EagleTribune.com, North Andover, MA

New Hampshire

March 13, 2014

Economy blamed for school budget defeats

Officials blame economy, taxes

In what is becoming a growing trend, three local school districts saw their proposed budgets rejected at Town Meeting on Tuesday.

Hampstead, Sanborn and Timberlane school districts will all be operating under default budgets in the 2014-2015 school year.

“It was truly disastrous,” outgoing Hampstead School Board Chairman Natalie Gallo said.

Hampstead voters rejected the school district’s $23.8 million operating budget, 924-669. The default budget is $23.7 million.

“I think we think of Hampstead as an affluent community,” Gallo said. “Perhaps that’s a misread. Maybe we’re underestimating the situation of people in our community and that has to be taken into consideration.”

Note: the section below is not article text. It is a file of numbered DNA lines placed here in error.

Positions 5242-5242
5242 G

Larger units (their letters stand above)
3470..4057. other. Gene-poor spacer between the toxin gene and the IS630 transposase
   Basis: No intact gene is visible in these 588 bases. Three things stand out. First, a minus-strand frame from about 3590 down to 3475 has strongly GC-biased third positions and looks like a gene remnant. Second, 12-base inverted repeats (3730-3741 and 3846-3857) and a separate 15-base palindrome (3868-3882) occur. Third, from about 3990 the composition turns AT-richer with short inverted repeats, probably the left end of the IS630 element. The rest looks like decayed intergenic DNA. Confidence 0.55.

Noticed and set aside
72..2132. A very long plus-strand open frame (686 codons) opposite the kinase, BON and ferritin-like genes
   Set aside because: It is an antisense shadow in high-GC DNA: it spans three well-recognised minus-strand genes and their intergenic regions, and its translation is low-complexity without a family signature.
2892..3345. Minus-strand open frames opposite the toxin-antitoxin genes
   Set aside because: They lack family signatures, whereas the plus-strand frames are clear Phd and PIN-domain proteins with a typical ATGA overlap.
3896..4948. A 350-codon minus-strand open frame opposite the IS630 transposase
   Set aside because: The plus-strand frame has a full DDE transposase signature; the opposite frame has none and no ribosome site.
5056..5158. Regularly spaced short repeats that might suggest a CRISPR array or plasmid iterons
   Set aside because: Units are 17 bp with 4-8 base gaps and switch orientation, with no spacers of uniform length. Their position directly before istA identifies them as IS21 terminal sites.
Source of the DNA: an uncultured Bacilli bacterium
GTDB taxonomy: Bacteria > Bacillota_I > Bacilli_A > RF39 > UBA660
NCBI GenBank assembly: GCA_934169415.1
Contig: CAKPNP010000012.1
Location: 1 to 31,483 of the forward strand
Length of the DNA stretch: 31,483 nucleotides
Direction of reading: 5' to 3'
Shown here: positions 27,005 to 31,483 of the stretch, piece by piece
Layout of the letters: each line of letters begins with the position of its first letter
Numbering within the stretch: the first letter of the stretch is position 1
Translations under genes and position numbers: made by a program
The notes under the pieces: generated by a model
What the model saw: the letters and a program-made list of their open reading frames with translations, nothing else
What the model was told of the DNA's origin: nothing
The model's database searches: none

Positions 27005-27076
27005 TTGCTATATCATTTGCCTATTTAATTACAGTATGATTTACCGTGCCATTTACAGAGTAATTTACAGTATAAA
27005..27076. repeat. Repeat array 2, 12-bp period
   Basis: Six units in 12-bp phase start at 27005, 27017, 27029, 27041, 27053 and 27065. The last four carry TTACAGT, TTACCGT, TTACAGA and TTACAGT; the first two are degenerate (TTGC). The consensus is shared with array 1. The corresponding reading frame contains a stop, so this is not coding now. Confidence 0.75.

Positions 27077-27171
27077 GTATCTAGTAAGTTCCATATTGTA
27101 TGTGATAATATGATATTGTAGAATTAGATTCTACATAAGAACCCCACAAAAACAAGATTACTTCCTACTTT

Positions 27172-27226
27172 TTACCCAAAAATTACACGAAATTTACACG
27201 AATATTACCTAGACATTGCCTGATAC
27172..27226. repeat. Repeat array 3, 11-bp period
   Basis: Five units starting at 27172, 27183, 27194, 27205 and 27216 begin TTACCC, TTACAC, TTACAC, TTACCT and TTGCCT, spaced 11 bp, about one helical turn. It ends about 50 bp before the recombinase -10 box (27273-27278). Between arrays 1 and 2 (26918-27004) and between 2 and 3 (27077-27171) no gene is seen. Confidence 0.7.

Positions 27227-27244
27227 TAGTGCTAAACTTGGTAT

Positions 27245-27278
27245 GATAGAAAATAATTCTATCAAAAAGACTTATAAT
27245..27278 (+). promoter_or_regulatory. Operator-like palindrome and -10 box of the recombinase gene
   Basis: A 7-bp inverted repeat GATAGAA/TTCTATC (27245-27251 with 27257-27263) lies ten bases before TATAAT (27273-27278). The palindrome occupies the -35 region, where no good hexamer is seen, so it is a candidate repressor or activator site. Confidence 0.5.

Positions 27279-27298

Hampstead voters also rejected a $6.18 million renovation to Hampstead Central and Middle Schools, 1,170-431. That project needed a three-fifths majority to pass and didn’t come close.

Last year, just Pelham and Windham voters rejected their school budgets. In 2012, only Windham rejected its budget.

Timberlane Regional School Board Chairman Rob Collins said the district is preparing to move forward. The voters rejected the district’s $66.4 million proposal and will now go with the default budget of $65.9 million.

“We’re going to have a tighter ship to run with less surplus,” Collins said. “We’re going to continue to put the students as our top priority. We’ll absolutely take into consideration what happened during this election season as we progress with our next budget.”

Sandown voters were the most vocal in rejecting Timberlane’s budget, 855-264. Sandown residents saw their property taxes increase by 30 percent this year.

“I think the election results are a rebuke to the school board and the SAU,” Budget Committee member Donna Green of Sandown said. “I think voters are making it pretty clear that they want more constraint with the budget.”

Green led a charge to try to reduce the Timberlane budget by nearly $4 million at the deliberative session last month, but was turned down by the voters.

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